Claude Molina et Jacques Gayraud
1. The gap in anaphylaxis diagnosis and management by French physicians.
2. Long term consequences of therapeutic intervention in a developing child: early-life antibiotic use and food allergy
3. Early life antibiotic use and the risk of asthma and asthma exacerbations in children
4. Controlled trial of early egg intake to prevent egg allergy
5. A Clinical trial of intra-dermal and intra-muscular seasonal influenza vaccination in patients with atopic dermatitis
I. The gaps in anaphylaxis diagnosis and management by French physicians
G. Pouessel,et al Ped.Allergy Immunol 2017 28 April 288-306.
The aim of the current study was to assess physicians’ knowledge regarding diagnosis and management of anaphylaxis in children and then to identify causes for the deficiencies. The authors conducted a survey using a two-part questionnaire. In the first part, the questions were based on a clinical scenario involving a 2-year-old child with a peanut allergy: skills on anaphylaxis diagnosis and management were evaluated; in the second part, factors associated with correct diagnosis and management were assessed.
Diagnosis of anaphylaxis, evaluation of the severity of the adverse reactions, and the use of adrenaline were insufficient for the majority of the physicians. Only 19% of the participants had an optimal management step by step from diagnosis to referral to an allergist; 31% of them completed the correct diagnosis and the appropriate treatment with intramuscular adrenaline. Pediatric specialty and CME on food allergy were associated with a better diagnosis, a more frequent use of adrenaline, and a better five-step management.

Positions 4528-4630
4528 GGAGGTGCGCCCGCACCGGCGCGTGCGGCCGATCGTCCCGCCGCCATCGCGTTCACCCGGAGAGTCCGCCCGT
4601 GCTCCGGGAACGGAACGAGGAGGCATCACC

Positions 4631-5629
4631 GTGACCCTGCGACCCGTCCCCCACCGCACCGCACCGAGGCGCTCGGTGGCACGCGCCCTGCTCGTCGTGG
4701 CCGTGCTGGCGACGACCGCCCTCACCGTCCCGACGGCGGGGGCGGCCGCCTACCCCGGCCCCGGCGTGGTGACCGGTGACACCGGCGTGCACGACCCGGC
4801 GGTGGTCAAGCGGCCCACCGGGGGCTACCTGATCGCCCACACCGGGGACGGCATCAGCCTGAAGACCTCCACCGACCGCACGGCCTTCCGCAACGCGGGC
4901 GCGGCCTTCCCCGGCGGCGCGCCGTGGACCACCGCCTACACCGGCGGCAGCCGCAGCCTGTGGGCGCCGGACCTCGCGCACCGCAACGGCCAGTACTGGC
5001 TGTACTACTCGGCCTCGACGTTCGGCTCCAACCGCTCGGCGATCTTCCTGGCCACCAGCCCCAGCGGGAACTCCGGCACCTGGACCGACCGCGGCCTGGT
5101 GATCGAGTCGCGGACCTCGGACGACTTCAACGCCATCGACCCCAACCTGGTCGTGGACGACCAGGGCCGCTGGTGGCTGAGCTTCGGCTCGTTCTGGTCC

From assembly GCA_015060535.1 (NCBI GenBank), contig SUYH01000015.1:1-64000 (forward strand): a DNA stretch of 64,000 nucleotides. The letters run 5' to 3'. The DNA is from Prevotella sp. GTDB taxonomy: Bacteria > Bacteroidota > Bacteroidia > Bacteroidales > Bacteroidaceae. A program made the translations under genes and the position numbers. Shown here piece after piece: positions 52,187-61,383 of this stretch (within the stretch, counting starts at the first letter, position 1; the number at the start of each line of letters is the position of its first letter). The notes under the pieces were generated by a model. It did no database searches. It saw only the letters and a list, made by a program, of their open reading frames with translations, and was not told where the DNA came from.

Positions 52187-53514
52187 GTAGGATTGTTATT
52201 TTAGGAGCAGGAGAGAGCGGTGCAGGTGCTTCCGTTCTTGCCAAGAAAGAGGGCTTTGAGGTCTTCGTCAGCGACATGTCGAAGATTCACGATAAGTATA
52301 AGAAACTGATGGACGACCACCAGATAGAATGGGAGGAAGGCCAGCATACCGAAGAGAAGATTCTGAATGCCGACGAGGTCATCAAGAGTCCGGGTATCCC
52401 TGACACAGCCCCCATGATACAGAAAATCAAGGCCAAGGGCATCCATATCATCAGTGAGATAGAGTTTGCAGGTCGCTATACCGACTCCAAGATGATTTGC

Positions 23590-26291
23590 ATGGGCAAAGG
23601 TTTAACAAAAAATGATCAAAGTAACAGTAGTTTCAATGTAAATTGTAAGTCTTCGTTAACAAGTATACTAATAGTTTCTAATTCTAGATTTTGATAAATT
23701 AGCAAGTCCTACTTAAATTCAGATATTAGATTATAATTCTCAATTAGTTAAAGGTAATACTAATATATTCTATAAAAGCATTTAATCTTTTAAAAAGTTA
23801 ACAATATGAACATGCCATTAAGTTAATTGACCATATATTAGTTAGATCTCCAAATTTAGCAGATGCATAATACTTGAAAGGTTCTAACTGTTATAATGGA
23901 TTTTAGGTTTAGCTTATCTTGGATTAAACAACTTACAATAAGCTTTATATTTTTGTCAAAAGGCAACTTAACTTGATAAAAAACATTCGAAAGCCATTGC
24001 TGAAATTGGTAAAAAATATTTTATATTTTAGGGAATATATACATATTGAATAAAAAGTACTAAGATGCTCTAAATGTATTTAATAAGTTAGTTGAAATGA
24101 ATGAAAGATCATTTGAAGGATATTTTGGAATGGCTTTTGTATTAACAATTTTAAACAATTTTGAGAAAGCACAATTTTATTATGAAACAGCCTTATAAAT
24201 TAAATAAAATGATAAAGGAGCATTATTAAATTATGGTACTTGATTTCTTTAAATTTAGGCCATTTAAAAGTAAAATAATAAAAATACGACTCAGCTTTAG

II. Long term consequences of therapeutic intervention in a developing child: early-life antibiotic use and food allergy
J.M.Hascouet & coll : Bulletin Acad.Med April 2017 (in press)
A.G. Hirsch & al. Clin.Exp.Allergy 2017 47 2 236-244.
Some perinatal treatments appear to have adverse consequences at adulthood. For example, treatment with broad spectrum antibiotics or for prolonged periods of time, in pregnant mothers or neonates, leads to microbiota alteration which has been associated with an increased risk of allergy and obesity later on. Of note, feeding with mothers’ milk allows restoration of physiologic microbiota.
Non-steroidal anti-inflammatory drugs such as ibuprofen use in vulnerable infants with a gender sensibility towards girls might increase the risk of programmed low nephron endowment and premature glomerulosclerosis.
Likewise antibiotic use is associated with food allergy in a longitudinal data on 30 060 children up to age 7 years from Geisinger Clinic’s electronic health records in US. There were 484 milk allergy, 598 food allergy and 3652 other allergy cases